Consumer Reports Deems Tesla a Reliable Brand — Again

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When Tesla Inc. (NASDAQ: TSLA) started selling its first vehicle, the Model S sedan, Consumer Reports magazine put the car through its paces and breathlessly awarded the Model S a score of 103 out of a possible 100. Jump ahead two and a half years to 2018 when the Model 3 sedan became widely available and Consumer Reports dropped the brand from its list of reliable nameplates.

On Thursday, Consumer Reports returned the Tesla brand to its list of reliable vehicles and named the Model 3 as Tesla’s most reliable vehicle. The Model X is the brand’s least reliable and the Model S returns to the magazine’s list of reliable models. As a whole, the brand ranks 23rd out of 30. Rankings are based on the magazine’s annual survey of its subscribers.

For Model 3, owners reported fewer problems with stuck latches and malfunctioning doors and Model S owners reported fewer problems with paint and trim quality. Owners also singled out improvements in power equipment including cruise control, cameras and warning lights.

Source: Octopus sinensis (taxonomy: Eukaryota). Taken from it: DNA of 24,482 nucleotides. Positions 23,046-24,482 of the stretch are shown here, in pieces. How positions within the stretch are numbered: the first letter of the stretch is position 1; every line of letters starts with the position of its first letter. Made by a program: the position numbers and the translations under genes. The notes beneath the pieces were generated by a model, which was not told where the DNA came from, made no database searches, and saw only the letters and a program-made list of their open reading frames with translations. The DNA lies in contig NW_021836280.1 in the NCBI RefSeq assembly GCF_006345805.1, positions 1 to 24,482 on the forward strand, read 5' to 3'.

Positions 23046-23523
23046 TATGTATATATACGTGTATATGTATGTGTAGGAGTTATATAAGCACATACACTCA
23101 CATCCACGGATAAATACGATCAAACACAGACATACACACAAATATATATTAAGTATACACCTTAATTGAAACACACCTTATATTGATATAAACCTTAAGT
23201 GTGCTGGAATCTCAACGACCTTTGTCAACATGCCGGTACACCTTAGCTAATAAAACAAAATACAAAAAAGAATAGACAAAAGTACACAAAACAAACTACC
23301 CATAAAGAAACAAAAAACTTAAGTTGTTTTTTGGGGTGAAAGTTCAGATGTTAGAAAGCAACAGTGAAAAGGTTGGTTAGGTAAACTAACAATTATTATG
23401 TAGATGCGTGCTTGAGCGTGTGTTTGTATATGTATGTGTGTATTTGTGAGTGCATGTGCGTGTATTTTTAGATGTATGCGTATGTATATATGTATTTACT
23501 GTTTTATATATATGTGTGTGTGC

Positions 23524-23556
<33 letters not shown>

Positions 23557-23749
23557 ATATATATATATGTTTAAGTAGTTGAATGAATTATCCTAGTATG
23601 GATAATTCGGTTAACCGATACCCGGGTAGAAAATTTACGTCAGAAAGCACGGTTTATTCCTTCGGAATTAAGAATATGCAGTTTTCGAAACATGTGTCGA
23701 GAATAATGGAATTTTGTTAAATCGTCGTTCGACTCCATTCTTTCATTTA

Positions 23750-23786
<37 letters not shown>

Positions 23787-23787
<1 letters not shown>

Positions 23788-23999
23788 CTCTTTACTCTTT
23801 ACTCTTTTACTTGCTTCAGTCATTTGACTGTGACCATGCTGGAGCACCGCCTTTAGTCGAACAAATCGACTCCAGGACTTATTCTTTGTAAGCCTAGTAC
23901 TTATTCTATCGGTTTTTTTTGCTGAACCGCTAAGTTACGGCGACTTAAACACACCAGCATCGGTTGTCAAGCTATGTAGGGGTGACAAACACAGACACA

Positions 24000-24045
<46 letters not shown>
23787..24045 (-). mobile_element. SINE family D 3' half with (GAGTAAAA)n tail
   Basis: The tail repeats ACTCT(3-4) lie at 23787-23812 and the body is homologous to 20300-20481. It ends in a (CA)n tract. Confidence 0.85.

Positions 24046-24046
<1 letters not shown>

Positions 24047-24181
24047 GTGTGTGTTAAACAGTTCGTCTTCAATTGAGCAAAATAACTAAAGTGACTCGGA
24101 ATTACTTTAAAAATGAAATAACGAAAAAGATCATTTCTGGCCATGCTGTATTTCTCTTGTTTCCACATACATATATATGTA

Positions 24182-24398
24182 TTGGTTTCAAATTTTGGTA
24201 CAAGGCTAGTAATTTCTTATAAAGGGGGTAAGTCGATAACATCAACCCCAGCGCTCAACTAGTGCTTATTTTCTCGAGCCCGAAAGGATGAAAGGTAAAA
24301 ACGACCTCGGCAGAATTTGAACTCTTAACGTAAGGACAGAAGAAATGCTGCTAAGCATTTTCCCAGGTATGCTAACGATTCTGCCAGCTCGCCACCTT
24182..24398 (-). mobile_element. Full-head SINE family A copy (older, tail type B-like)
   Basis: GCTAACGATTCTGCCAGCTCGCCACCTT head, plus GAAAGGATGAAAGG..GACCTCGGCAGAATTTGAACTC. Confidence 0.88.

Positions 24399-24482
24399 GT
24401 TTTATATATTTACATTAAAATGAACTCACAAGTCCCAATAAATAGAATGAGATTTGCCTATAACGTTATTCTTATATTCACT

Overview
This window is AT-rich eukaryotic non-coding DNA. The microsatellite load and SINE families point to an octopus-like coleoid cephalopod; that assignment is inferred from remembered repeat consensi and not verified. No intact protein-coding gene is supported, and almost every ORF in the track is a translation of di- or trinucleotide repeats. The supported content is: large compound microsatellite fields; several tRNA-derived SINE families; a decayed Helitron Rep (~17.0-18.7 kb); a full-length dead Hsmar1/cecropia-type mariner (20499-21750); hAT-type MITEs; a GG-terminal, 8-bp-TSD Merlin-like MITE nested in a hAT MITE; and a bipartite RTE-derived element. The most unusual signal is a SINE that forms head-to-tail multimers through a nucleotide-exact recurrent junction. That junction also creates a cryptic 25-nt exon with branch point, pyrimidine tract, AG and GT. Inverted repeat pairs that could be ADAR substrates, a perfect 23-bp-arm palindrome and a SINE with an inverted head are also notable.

The Model X SUV continues to suffer from complaints about the falcon-wing doors, noise, and leaks.

In-car electronics remain a weakness in all three Tesla models as owners note problems with displays screens freezing or suddenly going blank while the car is in motion. Some owners even report random reboots of the cars’ electronics.

Of 12 luxury compacts rated, the Model 3 ranks fifth, just below the Audi A3 and above the Acura TLX and the Mercedes-Benz C-Class. The Model S ranks second in Consumer Reports’ ultra-luxury class, just behind the Genesis G90.

Jake Fisher, senior director of auto testing for Consumer Reports, commented:

The Tesla Model 3 struggled last year as the company made frequent design changes and ramped up production to meet demand. But as the production stabilized, we have seen improvements to the reliability.

The report on the Model 3 and the Model S also notes that the vehicles have consistently scored well on the Consumer Reports road tests, but that the annual surveys “sometimes have shown inconsistent reliability from year to year.” That about sums it up.


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